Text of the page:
The twentieth century was a major turning point for artists as dozens of newly founded artistic styles were created and admired. Many of the movements contrasted traditional ways of painting, which were most active prior to the 1900s. However, as artistic movements shifted towards unconventional ways of painting artists diverged from the normal path of painting despite their capabilities of following traditional art to start the twentieth century with a wave of modernist paintings. Movements such as Fauvism, Expressionism, Surrealism, Cubism and many more arose that impacted society as well, making them interesting studies to compare. Particularly, comparing the differing cultures and stereotypes within twentieth century paintings is a pressing topic as they both greatly affect the way artists not only depict their subject matter, but how they see themselves as well. At this time, women’s rights were also beginning to be won over, leading to further feminist movements all through to the present day. Stereotypical representations of women were shed off by organizations and replaced with a more prominent, active woman in society. While the artistic movements may not have been an immediate response to this, they still depict the differences in the perspective of the older stereotypical representations with the newer, more independent depiction of women we see today.
While previous scholarship has been done where it investigates the woman’s perspective on both Matisse’s and Kahlo’s paintings, they have not been directly compared and contrasted through such a lens. As Matisse first emerged as a significant French painter, critics began calling him and his fellow artists “Fauves” or “wild beasts” in French. This is mainly due to the use of bold primary colors. Additionally, they sought to mimic the brushstrokes of Van Gogh. This can be clearly seen through his artworks, which will be shown later on. He was greatly inspired by Impressionism and Neo-Impressionism, where the main painters were Paul Cezanne, Claude Monet, and Georges Seurat. These artistic movements had characteristics such as being outdoors and having pure, soft colors. They were mainly of landscapes and nature without any bold colors or brushstrokes. Thus, once Fauvism came along, primary colors and people, specifically women, became much more prominent in paintings.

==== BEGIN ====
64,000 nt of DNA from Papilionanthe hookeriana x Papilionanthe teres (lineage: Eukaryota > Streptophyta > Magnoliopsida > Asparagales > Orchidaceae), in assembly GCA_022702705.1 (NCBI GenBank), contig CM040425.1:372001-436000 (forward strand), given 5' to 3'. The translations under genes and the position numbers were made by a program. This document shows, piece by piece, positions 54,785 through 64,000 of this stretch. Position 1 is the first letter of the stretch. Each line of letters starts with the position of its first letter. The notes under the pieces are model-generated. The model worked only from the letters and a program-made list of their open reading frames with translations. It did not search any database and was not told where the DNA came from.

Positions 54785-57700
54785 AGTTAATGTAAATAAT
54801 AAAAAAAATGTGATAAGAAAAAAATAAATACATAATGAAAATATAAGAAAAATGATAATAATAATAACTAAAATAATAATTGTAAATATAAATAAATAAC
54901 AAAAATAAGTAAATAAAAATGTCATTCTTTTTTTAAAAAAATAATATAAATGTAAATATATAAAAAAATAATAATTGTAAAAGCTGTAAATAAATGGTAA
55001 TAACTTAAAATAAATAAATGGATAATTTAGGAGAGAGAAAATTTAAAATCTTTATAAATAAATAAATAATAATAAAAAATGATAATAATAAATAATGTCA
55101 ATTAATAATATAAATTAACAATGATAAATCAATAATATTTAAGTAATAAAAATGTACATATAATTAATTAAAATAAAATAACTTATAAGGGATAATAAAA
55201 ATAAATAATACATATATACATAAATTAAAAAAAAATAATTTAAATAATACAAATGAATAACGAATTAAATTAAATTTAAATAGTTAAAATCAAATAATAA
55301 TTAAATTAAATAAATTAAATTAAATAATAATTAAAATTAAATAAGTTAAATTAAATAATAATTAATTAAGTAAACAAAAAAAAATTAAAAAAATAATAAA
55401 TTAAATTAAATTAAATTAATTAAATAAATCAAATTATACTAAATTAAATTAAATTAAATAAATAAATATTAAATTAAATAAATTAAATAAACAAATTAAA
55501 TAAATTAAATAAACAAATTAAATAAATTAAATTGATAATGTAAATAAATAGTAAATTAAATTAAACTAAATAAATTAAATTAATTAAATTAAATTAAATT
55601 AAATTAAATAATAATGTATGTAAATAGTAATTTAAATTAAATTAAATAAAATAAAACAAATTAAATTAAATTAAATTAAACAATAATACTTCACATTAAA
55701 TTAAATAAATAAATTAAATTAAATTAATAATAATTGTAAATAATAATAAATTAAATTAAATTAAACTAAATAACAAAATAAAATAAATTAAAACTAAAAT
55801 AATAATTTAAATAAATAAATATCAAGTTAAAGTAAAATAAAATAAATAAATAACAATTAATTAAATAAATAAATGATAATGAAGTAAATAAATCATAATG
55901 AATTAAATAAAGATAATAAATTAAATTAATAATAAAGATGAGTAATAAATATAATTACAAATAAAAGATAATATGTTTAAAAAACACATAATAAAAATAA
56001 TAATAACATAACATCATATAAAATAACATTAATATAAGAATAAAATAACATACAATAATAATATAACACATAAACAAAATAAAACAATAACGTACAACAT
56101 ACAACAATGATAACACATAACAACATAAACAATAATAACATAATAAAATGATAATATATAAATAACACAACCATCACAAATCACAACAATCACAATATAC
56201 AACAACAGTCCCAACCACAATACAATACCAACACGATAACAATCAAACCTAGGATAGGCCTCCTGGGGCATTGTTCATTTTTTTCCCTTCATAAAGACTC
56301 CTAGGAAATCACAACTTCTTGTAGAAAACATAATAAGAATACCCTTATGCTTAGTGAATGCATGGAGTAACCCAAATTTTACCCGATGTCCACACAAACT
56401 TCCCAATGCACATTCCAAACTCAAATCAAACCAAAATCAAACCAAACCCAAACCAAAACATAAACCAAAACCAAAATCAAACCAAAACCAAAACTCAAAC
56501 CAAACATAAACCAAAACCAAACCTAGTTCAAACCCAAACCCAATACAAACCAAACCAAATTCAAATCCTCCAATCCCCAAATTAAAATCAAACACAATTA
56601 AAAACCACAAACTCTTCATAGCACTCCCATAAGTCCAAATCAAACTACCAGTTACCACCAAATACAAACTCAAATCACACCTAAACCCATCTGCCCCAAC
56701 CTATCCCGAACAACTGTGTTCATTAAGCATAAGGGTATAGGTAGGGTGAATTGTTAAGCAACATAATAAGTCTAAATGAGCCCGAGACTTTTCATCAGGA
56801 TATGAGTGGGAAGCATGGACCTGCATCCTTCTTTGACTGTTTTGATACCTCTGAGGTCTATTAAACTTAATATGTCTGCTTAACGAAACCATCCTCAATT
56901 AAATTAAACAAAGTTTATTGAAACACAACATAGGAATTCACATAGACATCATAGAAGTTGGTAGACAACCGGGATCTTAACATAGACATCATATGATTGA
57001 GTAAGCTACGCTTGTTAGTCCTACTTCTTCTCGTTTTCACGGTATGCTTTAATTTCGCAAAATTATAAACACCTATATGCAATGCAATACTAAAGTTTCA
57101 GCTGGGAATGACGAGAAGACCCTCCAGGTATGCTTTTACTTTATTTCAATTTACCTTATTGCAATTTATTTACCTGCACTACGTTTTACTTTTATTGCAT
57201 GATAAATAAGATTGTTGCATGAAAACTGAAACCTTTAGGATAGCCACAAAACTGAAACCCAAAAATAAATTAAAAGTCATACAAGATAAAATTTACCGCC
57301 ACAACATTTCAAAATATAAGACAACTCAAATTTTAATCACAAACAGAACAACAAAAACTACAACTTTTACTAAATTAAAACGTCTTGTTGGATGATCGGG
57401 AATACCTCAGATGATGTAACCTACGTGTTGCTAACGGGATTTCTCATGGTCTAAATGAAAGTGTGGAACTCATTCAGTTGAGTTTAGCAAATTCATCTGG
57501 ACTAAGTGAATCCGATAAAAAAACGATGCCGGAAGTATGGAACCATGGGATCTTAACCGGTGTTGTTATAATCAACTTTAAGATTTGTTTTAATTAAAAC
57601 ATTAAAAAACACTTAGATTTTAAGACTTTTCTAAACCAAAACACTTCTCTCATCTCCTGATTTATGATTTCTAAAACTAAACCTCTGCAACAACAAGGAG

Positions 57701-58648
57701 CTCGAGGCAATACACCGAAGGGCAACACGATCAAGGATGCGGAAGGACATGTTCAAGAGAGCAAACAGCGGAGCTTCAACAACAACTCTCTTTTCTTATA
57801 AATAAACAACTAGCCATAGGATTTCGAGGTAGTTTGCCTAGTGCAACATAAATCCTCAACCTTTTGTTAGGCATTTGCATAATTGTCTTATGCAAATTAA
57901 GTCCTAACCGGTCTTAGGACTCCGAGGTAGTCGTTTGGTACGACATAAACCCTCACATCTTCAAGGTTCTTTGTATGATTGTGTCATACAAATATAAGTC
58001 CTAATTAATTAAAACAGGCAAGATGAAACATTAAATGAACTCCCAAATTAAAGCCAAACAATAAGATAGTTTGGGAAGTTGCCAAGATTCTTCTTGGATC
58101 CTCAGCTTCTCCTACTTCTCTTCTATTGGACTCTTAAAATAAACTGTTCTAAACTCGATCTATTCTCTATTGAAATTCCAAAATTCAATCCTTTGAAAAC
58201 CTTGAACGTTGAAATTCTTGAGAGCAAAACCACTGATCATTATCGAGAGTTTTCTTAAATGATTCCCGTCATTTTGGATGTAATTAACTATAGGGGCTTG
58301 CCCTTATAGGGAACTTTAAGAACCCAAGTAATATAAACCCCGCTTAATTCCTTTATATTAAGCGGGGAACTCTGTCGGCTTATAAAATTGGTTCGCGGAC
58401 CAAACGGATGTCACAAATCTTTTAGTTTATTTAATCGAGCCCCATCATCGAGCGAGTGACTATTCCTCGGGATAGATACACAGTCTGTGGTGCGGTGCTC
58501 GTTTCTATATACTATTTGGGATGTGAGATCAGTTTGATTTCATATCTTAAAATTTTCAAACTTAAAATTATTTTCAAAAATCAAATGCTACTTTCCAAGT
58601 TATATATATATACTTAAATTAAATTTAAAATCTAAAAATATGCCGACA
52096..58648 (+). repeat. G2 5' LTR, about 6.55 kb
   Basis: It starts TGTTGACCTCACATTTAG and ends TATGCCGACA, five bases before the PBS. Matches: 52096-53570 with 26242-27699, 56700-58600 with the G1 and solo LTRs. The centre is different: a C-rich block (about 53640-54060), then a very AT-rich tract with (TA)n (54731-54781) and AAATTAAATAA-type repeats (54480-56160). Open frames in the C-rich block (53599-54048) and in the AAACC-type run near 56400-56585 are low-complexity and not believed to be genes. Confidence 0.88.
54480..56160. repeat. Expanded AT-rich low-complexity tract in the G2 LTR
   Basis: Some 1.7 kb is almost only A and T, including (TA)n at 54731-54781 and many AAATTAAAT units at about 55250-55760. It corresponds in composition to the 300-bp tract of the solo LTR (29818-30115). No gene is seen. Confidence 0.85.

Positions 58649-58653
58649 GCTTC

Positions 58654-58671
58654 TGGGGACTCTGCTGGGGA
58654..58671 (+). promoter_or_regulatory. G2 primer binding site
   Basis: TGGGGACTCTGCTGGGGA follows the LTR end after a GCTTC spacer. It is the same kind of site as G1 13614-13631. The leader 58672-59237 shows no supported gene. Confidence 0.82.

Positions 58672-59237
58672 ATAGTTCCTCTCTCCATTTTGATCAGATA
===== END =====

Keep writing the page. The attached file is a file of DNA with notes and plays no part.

On the other hand, during the similar time period, Frida Kahlo, the daughter of a German photographer and a Mexican mother, was one of the leading surrealists back in the Americas. While Kahlo was opposed to having her works placed in a specific category, she used her personal life much more than Matisse did, as she had a significant amount more of personal issues occurring in her life. While it varied depending on the painting, Kahlo used duller colors than those of the Fauves. Her subject matter was similar, although expressed in an entirely different way than Matisse did.